A Fresh Look at Thomas Kuhn’s Philosophy of Science (Part 2)

August 14, 2010 Updated: October 1, 2015
Edited by James Conant and John Haugeland, published by The University of Chicago Press, 2000. (Du Won Kang/The Epoch Times)
Edited by James Conant and John Haugeland, published by The University of Chicago Press, 2000. (Du Won Kang/The Epoch Times)

With a focus on what scientists do rather than what they should do, Thomas Kuhn emphasized the powerful role that values and interests play in science as a social activity. At the same time, he acknowledged that there are some rational and effective aspects of what scientists do.

Charges of irrationalism in Kuhn’s philosophy were partially true, as Kuhn himself acknowledged, but some of the charges may have been too extreme.

In The Trouble with the Historical Philosophy of Science, published in 1992, Kuhn continued to explain that personal interest, politics, power, and authority play a role in science, as they do in other aspects of societal life.

Irrational and Rational Aspects of Science

However, Kuhn did not agree with the postmodernist movement, called the “strong program,” which claims that power and interests are all there are. While there is an irrational side to the practice of science, observations of nature do play a role in scientific development, according to Kuhn.

“Incommensurability,” which Kuhn discussed in his book The Structure of Scientific Revolutions (Structure for short), is key to understanding his argument for limitations in rationally deciding which of two rival theories are better toward making progress in science.

According to Kuhn, scientists in different disciplines are drastically limited in effectively communicating with each other. Even the same terms often mean different things between two disciplines, and the terms cannot be effectively translated. Neither can they be bridged with descriptions of brute data when the terms or concepts are dependent on a whole system of understanding within a culture or subculture of different communities.

When scientists from rival disciplines argue, their arguments tend to be circular as each makes claims to concepts that are in turn based on their own disciplines that they are trying to defend. According to Kuhn, even in science, the winners between competing scientific theories are often decided politically.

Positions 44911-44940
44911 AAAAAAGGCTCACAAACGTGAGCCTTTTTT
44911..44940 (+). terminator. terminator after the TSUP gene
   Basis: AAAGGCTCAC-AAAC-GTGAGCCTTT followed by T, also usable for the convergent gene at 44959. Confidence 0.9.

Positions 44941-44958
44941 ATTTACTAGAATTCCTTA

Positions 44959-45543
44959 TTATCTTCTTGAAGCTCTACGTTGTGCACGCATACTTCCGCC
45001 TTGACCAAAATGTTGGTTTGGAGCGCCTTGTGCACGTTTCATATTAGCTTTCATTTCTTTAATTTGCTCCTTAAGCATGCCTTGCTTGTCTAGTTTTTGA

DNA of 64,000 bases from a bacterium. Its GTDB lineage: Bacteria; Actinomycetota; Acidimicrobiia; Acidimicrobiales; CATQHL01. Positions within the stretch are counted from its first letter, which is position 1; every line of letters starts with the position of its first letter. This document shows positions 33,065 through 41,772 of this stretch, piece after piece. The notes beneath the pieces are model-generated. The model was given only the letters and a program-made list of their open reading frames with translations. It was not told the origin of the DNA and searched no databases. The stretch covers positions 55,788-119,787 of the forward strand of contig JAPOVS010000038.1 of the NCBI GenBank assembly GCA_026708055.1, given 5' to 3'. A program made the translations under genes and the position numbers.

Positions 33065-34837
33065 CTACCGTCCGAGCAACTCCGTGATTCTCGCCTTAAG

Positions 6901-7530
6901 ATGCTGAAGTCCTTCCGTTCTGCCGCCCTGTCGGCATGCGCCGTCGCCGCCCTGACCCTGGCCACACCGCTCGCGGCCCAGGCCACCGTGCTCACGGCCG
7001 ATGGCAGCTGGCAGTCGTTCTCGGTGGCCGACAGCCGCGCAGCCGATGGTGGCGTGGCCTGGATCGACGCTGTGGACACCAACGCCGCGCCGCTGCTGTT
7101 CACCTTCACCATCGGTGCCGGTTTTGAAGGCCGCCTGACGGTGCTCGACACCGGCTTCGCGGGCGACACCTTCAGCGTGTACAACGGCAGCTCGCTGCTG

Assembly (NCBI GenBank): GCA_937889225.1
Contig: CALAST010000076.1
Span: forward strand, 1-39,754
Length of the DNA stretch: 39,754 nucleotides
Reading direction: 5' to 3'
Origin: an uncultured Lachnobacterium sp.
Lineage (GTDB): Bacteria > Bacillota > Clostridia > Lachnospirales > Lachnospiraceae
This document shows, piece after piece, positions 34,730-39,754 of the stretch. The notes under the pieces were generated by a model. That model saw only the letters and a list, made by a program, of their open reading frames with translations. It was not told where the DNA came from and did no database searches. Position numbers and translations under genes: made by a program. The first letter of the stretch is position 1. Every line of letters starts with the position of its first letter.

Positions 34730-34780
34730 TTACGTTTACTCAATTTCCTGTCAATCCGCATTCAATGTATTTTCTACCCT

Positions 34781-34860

However, Kuhn did not intend to mean that the barrier posed by incommensurability is absolute and that a rational communication between two disciplines or cultures is impossible. According to Kuhn, such communications are possible but often very difficult to achieve.

In a paper, The Natural and the Human Sciences, submitted by Kuhn for a discussion at LaSalle University in 1989, he explained that with hermeneutic interpretation, anthropologists and historians are sometimes able to gain deep understanding of concepts from different cultures. Kuhn’s own experience of enlightening to Aristotle’s ancient physics is another example.

A Kantian Position With Relative Categories

Like Immanuel Kant, Kuhn believed that while there is an objective reality independent of the human mind, the human mind ultimately cannot know that reality, which is ineffable and beyond human language and culture.

However, unlike Kant, who believed that human beings are born with innate categories of understanding, Kuhn took a relativistic position. Kuhn believed that these categories are not innate; instead, they change with changes in culture and language.